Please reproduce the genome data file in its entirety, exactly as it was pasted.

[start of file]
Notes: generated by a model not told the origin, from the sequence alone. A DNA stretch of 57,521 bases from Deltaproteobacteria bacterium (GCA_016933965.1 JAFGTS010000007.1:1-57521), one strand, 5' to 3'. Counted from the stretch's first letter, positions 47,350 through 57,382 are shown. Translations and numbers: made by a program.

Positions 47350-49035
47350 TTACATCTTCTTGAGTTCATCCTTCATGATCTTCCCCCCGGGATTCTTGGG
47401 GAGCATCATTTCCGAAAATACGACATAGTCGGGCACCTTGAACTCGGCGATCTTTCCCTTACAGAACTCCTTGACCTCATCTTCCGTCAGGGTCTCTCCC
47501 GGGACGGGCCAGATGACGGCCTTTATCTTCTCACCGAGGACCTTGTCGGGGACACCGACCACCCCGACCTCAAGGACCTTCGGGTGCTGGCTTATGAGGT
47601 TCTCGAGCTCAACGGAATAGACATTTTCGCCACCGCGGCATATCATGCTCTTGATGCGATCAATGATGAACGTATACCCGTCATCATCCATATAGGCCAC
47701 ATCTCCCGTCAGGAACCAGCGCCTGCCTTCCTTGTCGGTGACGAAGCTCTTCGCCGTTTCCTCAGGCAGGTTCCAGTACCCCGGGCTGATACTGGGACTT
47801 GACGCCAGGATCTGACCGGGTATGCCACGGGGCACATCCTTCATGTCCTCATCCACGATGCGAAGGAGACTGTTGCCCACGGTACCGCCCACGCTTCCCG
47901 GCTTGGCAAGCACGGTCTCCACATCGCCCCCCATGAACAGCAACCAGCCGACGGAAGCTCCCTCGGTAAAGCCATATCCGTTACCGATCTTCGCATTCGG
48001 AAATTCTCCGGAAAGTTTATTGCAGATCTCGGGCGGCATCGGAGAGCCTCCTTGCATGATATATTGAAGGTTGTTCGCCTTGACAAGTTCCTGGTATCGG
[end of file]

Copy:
Notes: generated by a model not told the origin, from the sequence alone. A DNA stretch of 57,521 bases from Deltaproteobacteria bacterium (GCA_016933965.1 JAFGTS010000007.1:1-57521), one strand, 5' to 3'. Counted from the stretch's first letter, positions 47,350 through 57,382 are shown. Translations and numbers: made by a program.

Positions 47350-49035
47350 TTACATCTTCTTGAGTTCATCCTTCATGATCTTCCCCCCGGGATTCTTGGG
47401 GAGCATCATTTCCGAAAATACGACATAGTCGGGCACCTTGAACTCGGCGATCTTTCCCTTACAGAACTCCTTGACCTCATCTTCCGTCAGGGTCTCTCCC
47501 GGGACGGGCCAGATGACGGCCTTTATCTTCTCACCGAGGACCTTGTCGGGGACACCGACCACCCCGACCTCAAGGACCTTCGGGTGCTGGCTTATGAGGT
47601 TCTCGAGCTCAACGGAATAGACATTTTCGCCACCGCGGCATATCATGCTCTTGATGCGATCAATGATGAACGTATACCCGTCATCATCCATATAGGCCAC
47701 ATCTCCCGTCAGGAACCAGCGCCTGCCTTCCTTGTCGGTGACGAAGCTCTTCGCCGTTTCCTCAGGCAGGTTCCAGTACCCCGGGCTGATACTGGGACTT
47801 GACGCCAGGATCTGACCGGGTATGCCACGGGGCACATCCTTCATGTCCTCATCCACGATGCGAAGGAGACTGTTGCCCACGGTACCGCCCACGCTTCCCG
47901 GCTTGGCAAGCACGGTCTCCACATCGCCCCCCATGAACAGCAACCAGCCGACGGAAGCTCCCTCGGTAAAGCCATATCCGTTACCGATCTTCGCATTCGG
48001 AAATTCTCCGGAAAGTTTATTGCAGATCTCGGGCGGCATCGGAGAGCCTCCTTGCATGATATATTGAAGGTTGTTCGCCTTGACAAGTTCCTGGTATCGG